ILR's Worker Institute hosted Immigrant Worker Rights and Organizing: Historical and Contemporary Perspectives, a Feb. 13 colloquium discussing the past and present relationships between immigration and labor.
The purpose of the colloquium was to foster a dialogue among scholars at Cornell working on immigrant worker rights and organizing that crosses disciplines, and to familiarize the Cornell community with cutting-edge research on a critical, but often overlooked, segment of the workforce.
"The lineup of speakers showcases that there is a growing nucleus of faculty and students at the Worker Institute, ILR School and Cornell more broadly conducting research that focuses on immigrant workers and the legal and organizational contexts which shape their experiences," said Kate Griffith, associate professor of labor and employment law at ILR and co-chair of the Precarious Workers Initiative at the Worker Institute.
Panelists from disciplines such as history, sociology, demography, law and political science provided historical and contemporary perspectives on immigrants and their workplace rights and experiences.
"We hope to promote future interdisciplinary research collaborations and events that inform public dialogue on this issue," Griffith said during opening remarks in Ives Hall.
Historically, immigrants to the U.S. were seen as competition to the domestic workforce, despite the fact that many laborers and early labor leaders were the sons or daughters of immigrants or even immigrants themselves.
Because of this, there is a rich contradiction between acknowledging the importance of immigrant labor historically and the anti-immigrant stance within early organized labor in America.
"Immigrants were the backbone of America and played a central role building the country," said Veronica Martinez-Matsuda, assistant professor in ILR's Labor Relations, Law, and History Department at ILR. "I find it funny to hear many historic and modern claims that immigrants take American jobs because, I think to a great extent, American jobs have always been immigrant jobs."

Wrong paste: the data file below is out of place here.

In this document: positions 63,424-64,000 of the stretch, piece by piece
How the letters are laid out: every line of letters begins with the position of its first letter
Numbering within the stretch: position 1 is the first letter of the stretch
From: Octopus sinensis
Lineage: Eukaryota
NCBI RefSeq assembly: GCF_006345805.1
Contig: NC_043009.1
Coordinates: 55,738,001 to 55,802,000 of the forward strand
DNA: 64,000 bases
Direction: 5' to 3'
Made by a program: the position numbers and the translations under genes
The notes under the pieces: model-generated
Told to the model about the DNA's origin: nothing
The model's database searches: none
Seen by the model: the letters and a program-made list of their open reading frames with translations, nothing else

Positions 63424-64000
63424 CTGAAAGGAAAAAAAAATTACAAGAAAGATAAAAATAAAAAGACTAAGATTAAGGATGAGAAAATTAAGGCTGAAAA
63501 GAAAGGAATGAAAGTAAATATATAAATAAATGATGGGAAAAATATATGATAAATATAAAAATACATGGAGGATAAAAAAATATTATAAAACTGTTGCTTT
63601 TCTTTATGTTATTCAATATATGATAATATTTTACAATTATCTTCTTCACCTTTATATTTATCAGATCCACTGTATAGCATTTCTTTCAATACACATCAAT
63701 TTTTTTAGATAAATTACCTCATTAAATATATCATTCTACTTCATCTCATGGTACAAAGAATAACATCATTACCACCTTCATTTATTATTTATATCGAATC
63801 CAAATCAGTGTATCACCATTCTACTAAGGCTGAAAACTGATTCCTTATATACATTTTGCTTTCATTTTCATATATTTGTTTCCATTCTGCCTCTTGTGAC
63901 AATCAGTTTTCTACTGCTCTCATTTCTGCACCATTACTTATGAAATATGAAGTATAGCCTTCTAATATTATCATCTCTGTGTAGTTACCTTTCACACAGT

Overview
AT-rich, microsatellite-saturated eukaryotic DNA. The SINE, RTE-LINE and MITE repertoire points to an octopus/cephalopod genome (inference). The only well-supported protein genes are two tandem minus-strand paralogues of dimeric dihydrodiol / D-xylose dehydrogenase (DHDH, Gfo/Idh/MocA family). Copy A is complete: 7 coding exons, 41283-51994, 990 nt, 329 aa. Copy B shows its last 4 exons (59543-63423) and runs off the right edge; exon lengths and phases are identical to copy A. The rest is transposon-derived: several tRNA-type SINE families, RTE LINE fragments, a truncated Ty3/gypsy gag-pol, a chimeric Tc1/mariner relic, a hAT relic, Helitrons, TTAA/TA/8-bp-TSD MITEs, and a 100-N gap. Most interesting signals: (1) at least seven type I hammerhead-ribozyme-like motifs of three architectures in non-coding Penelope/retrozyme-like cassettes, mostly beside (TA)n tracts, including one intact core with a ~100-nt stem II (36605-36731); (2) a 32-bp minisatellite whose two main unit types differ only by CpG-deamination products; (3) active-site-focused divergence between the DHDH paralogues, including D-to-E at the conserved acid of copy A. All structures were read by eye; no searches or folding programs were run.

Though separate factors in society, immigration and the labor movement were continuously linked by politics and bureaucracy.
For example, Martinez-Matsuda indicated, there are numerous historical examples of major labor leaders being appointed to lead government agencies in charge of immigration enforcement and regulation. In these positions of power, they promoted the restriction of expanded immigration. This is a stark contrast to the relationship immigrant rights and labor movements share today.
"It's incredible for the official stance of labor organizations today to be one of promoting immigrant rights and immigration reform," she said. "We are finally bringing these two historically competing narratives together."
According to the panelists, though much progress has been made, there is a lot of work to be done in terms of immigration reforms and worker rights, especially for those who are undocumented.
"Immigration and employment law create a contradictory set of risks and protections for undocumented workers," said Shannon Gleeson, ILR associate professor in Labor Relations, Law, and History. "The fear of losing one's job and the risk of deportation may inhibit undocumented workers from activating their rights under U.S. law, and allows employers to exploit this vulnerability."
"Immigrant workers have become an increasingly important element of union and worker center organizing, and organized labor remains a key voice in the national debate over immigration reform."